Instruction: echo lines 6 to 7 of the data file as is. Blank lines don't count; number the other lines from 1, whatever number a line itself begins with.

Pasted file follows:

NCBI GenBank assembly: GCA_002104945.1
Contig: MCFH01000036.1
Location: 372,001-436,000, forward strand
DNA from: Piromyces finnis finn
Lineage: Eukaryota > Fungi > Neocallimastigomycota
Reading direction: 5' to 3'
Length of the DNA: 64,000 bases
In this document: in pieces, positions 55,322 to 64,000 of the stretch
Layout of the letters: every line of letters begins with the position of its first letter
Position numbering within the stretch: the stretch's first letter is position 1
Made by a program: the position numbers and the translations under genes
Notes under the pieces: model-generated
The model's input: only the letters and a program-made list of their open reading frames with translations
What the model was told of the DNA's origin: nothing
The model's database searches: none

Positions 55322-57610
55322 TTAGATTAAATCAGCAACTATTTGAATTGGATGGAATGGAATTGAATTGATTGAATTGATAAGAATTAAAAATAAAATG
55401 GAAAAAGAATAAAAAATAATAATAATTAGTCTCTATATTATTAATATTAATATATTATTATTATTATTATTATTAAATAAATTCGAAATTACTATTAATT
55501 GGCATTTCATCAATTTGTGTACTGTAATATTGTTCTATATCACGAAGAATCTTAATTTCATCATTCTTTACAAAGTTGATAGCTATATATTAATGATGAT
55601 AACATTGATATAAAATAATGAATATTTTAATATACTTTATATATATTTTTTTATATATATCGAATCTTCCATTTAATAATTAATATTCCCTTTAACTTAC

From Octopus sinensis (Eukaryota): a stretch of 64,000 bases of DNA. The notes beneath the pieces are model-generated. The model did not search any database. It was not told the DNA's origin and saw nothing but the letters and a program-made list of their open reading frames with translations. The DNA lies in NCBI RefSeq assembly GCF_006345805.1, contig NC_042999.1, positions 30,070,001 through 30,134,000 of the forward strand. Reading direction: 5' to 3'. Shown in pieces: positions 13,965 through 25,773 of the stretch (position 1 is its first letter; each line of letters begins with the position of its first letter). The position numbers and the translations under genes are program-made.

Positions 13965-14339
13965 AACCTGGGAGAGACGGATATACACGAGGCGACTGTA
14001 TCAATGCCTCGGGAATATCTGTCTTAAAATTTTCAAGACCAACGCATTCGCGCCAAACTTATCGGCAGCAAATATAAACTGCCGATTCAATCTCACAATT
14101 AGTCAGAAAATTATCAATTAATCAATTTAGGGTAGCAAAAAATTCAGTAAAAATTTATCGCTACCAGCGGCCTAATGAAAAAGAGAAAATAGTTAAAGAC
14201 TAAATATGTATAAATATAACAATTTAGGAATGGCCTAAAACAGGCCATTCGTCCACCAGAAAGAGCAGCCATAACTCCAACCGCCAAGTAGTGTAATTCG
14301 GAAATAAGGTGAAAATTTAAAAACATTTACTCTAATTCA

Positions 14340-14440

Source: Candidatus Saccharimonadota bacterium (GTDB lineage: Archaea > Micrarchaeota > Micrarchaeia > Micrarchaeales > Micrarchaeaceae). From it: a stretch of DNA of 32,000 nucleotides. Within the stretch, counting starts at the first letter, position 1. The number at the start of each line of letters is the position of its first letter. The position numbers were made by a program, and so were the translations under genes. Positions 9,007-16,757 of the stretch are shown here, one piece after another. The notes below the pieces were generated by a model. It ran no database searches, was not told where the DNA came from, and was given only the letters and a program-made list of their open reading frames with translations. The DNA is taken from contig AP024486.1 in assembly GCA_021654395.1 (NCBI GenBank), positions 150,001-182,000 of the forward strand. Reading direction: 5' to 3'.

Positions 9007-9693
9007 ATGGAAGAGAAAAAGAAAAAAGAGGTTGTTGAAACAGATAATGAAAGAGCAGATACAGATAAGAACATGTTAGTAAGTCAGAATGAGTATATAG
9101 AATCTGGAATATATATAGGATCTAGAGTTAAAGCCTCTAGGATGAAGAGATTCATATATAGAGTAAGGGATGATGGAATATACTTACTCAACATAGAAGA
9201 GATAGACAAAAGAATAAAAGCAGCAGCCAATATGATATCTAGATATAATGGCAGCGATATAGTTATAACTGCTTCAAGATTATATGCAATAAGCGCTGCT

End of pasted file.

Reading direction: 5' to 3'
Length of the DNA: 64,000 bases